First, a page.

Due to the small size of these particles, they can reach the lungs and raise the risk of lung and heart disease.
They may also cause a worsening of symptoms in people with asthma.
Pollutants react with sunlight to create ground-level ozone. Smog consists largely of ozone and is a key trigger of asthma symptoms.
According to a 2016 article, if the levels of carbon monoxide are lower than 2%, this gas does not appear to affect a person's health.
However, if the levels are higher than 40%, carbon monoxide may be fatal.
The symptoms of carbon monoxide poisoning may include:
- chest pain
- a headache
If a person suspects that they are experiencing carbon monoxide poisoning, they should move to an area with fresh air and seek immediate medical help.
Sulfur dioxide is a byproduct of burning fossil fuels, such as coal and oil.
It can cause eye irritation and make a person more vulnerable to developing respiratory tract infections, as well as cardiovascular disease.
Nitrogen dioxide is present in vehicle exhaust emissions. Gas and kerosene heaters and stoves also produce large amounts of this gas.
Exposure to nitrogen dioxide may lead to respiratory infections. Typically, inhaling nitrogen dioxide causes wheezing or coughing, but it may also lead to headaches, throat irritation, chest pain, and fever.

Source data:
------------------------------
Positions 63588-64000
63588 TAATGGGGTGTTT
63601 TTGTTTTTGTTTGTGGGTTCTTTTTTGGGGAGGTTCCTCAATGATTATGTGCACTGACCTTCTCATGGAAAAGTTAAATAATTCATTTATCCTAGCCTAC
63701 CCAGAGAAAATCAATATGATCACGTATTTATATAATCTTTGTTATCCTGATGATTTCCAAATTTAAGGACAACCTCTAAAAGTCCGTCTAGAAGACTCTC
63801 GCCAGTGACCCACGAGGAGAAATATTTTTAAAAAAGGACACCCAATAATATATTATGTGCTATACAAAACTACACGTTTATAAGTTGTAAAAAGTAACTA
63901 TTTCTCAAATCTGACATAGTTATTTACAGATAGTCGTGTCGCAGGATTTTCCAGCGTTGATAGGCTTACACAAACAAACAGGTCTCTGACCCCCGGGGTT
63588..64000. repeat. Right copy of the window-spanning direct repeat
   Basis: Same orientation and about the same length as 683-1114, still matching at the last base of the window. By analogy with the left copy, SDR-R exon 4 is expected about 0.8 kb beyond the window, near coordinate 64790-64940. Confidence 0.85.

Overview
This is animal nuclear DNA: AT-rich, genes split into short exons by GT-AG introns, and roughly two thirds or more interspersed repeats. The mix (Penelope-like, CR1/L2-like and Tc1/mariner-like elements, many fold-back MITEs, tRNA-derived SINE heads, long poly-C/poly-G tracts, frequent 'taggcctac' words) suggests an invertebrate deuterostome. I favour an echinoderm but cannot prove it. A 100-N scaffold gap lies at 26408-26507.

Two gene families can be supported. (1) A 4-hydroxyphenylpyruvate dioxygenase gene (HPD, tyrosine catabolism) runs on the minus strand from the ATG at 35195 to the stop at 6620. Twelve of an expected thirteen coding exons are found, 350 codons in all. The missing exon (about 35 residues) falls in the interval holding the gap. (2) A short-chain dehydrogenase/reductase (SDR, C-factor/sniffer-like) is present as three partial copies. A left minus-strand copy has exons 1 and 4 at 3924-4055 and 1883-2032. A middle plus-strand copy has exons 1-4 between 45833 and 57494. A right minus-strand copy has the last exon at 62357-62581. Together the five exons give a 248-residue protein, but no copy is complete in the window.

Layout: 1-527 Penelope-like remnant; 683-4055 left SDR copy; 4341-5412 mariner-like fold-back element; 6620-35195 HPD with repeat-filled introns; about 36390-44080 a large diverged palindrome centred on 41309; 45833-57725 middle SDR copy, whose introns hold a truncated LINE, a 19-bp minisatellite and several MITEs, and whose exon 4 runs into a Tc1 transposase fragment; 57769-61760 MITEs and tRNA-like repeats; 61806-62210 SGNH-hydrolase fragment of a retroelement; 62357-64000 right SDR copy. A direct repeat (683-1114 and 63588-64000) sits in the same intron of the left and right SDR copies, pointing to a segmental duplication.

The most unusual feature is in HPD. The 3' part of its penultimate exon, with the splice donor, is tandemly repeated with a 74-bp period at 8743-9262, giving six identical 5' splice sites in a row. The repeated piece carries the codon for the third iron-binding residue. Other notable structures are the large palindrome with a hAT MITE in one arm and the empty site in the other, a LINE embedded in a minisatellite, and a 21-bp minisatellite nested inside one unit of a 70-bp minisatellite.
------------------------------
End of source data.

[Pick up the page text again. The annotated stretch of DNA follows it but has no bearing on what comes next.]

People can reduce their exposure to air pollutants by limiting the amount of time that they spend in areas with poor air quality. It is important to be aware of possible air pollutants both outdoors and indoors.
Outdoor air pollution
Governments, businesses, and individuals can all help in minimizing air pollution. Reducing emissions from vehicles and the levels of pollutants in the atmosphere may improve the quality of the air.
A person can also check the current air quality by using the AirNow website. This government service monitors air quality across the United States.
The site provides information on air pollution levels, which it color codes according to their potential effect on health. If the rating is orange or above, people can help protect their health by:
- avoiding walking beside busy roads
- exercising for less time outdoors or using an indoor venue instead
- staying indoors until air quality improves
Indoor air pollution
A person can reduce indoor air pollution by ensuring that buildings are clean and ventilated.
Dust, mold, and pollen may all increase the risk of respiratory problems.
Radon gas can build up in homes that developers built on land that has uranium deposits. Radon gas can cause lung cancer.
A person can check for radon in the home by using a radon test kit. Alternatively, they can hire a professional to take this measurement for them.
A person can use a carbon monoxide detector to monitor the carbon monoxide levels in their home or workplace.
Air pollution can be harmful to a person's health. It may cause respiratory and cardiovascular conditions.
A person can reduce the likelihood of health problems by checking the air quality in their local areas and being aware of any existing health conditions.
Carbon monoxide can be fatal. If a person thinks that they have carbon monoxide poisoning, they should get into fresh air and seek medical help immediately.